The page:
Pubmed
  17. Mayo LD, Donner DB. A phosphatidylinositol 3-kinase/Akt pathway promotes translocation of Mdm2 from the cytoplasm to the nucleus. Proc Natl Acad Sci U S A 2001;98:11598-11603.
    Pubmed
  18. Tsang A, Hausenloy DJ, Mocanu MM, Yellon DM. Postconditioning: a form of “modified reperfusion” protects the myocardium by activating the phosphatidylinositol 3-kinase-Akt pathway. Circ Res 2004;95:230-232.
    Pubmed
  19. Pignataro G, Meller R, Inoue K, Ordonez AN, Ashley MD, Xiong Z, Gala R, Simon RP. In vivo and in vitro characterization of a novel neuroprotective strategy for stroke: ischemic postconditioning. J Cereb Blood Flow Metab 2008;28:232-241.
    Pubmed
  20. Gao X, Zhang H, Steinberg G, Zhao H. The Akt pathway is involved in rapid ischemic tolerance in focal ischemia in rats. Transl Stroke Res 2010;1:202-209.
    Pubmed
  21. Kane LP, Shapiro VS, Stokoe D, Weiss A. Induction of NF-kappaB by the Akt/PKB kinase. Curr Biol 1999;9:601-604.
    Pubmed
  22. Song YS, Narasimhan P, Kim GS, Jung JE, Park EH, Chan PH. The role of Akt signaling in oxidative stress mediates NF-kappaB activation in mild transient focal cerebral ischemia. J Cereb Blood Flow Metab 2008;28:1917-1926.
    Pubmed
  23. Hayashi F, Smith KD, Ozinsky A, Hawn TR, Yi EC, Goodlett DR, Eng JK, Akira S, Underhill DM, Aderem A. The innate immune response to bacterial flagellin is mediated by Toll-like receptor 5. Nature 2001;410:1099-1103.
    Pubmed
  24. Gewirtz AT, Navas TA, Lyons S, Godowski PJ, Madara JL. Cutting edge: bacterial flagellin activates basolaterally expressed TLR5 to induce epithelial proinflammatory gene expression. J Immunol 2001;167:1882-1885.
    Pubmed
  25. O'Neill LA. TLRs: Professor Mechnikov, sit on your hat. Trends Immunol 2004;25:687-693.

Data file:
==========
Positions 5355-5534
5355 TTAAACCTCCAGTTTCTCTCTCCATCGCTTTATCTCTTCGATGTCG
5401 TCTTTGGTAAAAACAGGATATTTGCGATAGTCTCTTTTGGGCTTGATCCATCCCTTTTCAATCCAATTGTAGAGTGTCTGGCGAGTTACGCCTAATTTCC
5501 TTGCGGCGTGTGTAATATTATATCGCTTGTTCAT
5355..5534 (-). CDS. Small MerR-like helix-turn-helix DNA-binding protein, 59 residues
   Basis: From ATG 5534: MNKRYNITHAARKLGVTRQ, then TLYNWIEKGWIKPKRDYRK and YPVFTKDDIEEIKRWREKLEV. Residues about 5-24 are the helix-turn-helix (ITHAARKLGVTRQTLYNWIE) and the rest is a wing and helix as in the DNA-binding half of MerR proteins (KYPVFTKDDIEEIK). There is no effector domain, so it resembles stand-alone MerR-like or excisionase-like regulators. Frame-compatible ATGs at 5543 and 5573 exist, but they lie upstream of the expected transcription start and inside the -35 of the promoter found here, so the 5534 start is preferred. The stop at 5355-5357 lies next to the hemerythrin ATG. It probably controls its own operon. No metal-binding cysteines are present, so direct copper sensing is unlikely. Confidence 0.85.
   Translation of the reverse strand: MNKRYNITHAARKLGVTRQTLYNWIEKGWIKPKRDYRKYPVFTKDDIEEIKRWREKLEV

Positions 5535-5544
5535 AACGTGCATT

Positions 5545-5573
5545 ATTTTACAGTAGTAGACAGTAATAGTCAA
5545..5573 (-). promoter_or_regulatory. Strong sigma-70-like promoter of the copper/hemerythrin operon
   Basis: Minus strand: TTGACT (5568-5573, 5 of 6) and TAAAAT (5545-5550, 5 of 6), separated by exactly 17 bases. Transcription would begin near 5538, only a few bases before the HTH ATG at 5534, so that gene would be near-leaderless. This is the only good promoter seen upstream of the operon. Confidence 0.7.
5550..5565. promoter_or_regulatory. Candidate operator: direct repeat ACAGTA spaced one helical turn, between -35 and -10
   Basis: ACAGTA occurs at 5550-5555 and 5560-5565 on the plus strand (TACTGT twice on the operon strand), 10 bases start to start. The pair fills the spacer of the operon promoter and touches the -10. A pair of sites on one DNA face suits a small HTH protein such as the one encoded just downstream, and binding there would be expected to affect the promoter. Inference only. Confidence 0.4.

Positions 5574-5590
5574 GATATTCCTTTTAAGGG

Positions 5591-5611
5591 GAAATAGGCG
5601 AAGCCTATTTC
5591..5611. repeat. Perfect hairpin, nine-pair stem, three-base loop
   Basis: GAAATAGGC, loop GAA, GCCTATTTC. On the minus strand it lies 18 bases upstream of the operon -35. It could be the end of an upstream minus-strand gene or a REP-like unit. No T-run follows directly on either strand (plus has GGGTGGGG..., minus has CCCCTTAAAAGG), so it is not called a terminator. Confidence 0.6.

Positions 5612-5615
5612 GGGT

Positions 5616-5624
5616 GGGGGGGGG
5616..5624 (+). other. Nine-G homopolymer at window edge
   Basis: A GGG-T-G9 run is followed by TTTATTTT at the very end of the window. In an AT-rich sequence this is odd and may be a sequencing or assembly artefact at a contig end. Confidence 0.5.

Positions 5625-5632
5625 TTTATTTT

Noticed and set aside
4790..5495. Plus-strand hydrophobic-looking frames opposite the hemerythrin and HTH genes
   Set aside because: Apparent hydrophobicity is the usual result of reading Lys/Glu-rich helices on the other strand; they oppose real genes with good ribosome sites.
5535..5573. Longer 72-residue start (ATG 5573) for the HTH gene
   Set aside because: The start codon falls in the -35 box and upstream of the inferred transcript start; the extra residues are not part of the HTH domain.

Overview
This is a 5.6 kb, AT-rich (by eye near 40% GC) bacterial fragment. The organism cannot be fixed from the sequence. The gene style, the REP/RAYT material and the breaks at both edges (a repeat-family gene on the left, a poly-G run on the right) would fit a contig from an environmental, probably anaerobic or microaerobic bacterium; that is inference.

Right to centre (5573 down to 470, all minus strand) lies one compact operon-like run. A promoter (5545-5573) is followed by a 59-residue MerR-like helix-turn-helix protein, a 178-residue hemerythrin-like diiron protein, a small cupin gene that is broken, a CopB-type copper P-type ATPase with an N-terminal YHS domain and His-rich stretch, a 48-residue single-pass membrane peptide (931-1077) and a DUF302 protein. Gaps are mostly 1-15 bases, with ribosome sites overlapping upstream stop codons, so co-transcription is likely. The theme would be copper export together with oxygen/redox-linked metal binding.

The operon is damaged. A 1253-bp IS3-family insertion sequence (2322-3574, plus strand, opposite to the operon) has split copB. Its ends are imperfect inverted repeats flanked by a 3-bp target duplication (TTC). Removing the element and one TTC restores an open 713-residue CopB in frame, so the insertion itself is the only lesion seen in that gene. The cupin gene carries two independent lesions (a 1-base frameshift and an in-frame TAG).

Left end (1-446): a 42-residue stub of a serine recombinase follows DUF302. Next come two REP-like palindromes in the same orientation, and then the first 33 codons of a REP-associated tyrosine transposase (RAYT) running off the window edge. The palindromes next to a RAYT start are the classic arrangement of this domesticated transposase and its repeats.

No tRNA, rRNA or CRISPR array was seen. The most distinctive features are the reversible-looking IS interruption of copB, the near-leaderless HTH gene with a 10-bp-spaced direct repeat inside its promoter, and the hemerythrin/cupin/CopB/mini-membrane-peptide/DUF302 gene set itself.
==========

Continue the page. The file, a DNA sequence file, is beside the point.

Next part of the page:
Pubmed
  26. Akira S. Mammalian Toll-like receptors. Curr Opin Immunol 2003;15:5-11.
    Pubmed
  27. Rhee SH, Hwang D. Murine TOLL-like receptor 4 confers lipopolysaccharide responsiveness as determined by activation of NF kappa B and expression of the inducible cyclooxygenase. J Biol Chem 2000;275:34035-34040.
    Pubmed
  28. Smith KD, Andersen-Nissen E, Hayashi F, Strobe K, Bergman MA, Barrett SL, Cookson BT, Aderem A. Toll-like receptor 5 recognizes a conserved site on flagellin required for protofilament formation and bacterial motility. Nat Immunol 2003;4:1247-1253.
    Pubmed
  29. Vijay-Kumar M, Aitken JD, Sanders CJ, Frias A, Sloane VM, Xu J, Neish AS, Rojas M, Gewirtz AT. Flagellin treatment protects against chemicals, bacteria, viruses, and radiation. J Immunol 2008;180:8280-8285.
    Pubmed
  30. Rhee SH, Kim H, Moyer MP, Pothoulakis C. Role of MyD88 in phosphatidylinositol 3-kinase activation by flagellin/toll-like receptor 5 engagement in colonic epithelial cells. J Biol Chem 2006;281:18560-18568.
    Pubmed